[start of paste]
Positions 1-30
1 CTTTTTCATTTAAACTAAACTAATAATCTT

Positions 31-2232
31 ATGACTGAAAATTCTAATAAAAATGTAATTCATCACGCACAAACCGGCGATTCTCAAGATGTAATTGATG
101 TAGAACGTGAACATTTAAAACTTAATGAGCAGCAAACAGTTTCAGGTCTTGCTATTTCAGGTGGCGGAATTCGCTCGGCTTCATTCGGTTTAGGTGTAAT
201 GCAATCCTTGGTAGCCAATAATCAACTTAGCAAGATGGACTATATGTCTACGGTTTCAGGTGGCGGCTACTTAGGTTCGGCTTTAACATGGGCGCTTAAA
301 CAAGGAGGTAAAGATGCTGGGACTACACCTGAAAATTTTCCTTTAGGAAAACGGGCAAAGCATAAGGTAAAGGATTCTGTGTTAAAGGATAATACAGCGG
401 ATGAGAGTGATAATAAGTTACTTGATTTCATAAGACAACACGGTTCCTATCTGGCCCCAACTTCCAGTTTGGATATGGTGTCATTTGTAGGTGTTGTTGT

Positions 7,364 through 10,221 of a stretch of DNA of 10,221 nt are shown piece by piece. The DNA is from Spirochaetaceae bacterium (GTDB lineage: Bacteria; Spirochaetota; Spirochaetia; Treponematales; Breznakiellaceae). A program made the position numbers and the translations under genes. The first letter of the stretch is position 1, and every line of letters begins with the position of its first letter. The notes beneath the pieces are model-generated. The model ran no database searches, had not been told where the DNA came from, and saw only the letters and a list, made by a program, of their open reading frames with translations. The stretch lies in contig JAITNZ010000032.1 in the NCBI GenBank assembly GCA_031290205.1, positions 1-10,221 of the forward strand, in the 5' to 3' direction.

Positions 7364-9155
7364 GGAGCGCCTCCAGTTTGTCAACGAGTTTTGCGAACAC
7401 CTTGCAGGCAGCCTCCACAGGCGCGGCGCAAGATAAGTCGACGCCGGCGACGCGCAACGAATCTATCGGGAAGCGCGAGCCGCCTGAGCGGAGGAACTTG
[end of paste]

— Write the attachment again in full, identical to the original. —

Positions 1-30
1 CTTTTTCATTTAAACTAAACTAATAATCTT

Positions 31-2232
31 ATGACTGAAAATTCTAATAAAAATGTAATTCATCACGCACAAACCGGCGATTCTCAAGATGTAATTGATG
101 TAGAACGTGAACATTTAAAACTTAATGAGCAGCAAACAGTTTCAGGTCTTGCTATTTCAGGTGGCGGAATTCGCTCGGCTTCATTCGGTTTAGGTGTAAT
201 GCAATCCTTGGTAGCCAATAATCAACTTAGCAAGATGGACTATATGTCTACGGTTTCAGGTGGCGGCTACTTAGGTTCGGCTTTAACATGGGCGCTTAAA
301 CAAGGAGGTAAAGATGCTGGGACTACACCTGAAAATTTTCCTTTAGGAAAACGGGCAAAGCATAAGGTAAAGGATTCTGTGTTAAAGGATAATACAGCGG
401 ATGAGAGTGATAATAAGTTACTTGATTTCATAAGACAACACGGTTCCTATCTGGCCCCAACTTCCAGTTTGGATATGGTGTCATTTGTAGGTGTTGTTGT

Positions 7,364 through 10,221 of a stretch of DNA of 10,221 nt are shown piece by piece. The DNA is from Spirochaetaceae bacterium (GTDB lineage: Bacteria; Spirochaetota; Spirochaetia; Treponematales; Breznakiellaceae). A program made the position numbers and the translations under genes. The first letter of the stretch is position 1, and every line of letters begins with the position of its first letter. The notes beneath the pieces are model-generated. The model ran no database searches, had not been told where the DNA came from, and saw only the letters and a list, made by a program, of their open reading frames with translations. The stretch lies in contig JAITNZ010000032.1 in the NCBI GenBank assembly GCA_031290205.1, positions 1-10,221 of the forward strand, in the 5' to 3' direction.

Positions 7364-9155
7364 GGAGCGCCTCCAGTTTGTCAACGAGTTTTGCGAACAC
7401 CTTGCAGGCAGCCTCCACAGGCGCGGCGCAAGATAAGTCGACGCCGGCGACGCGCAACGAATCTATCGGGAAGCGCGAGCCGCCTGAGCGGAGGAACTTG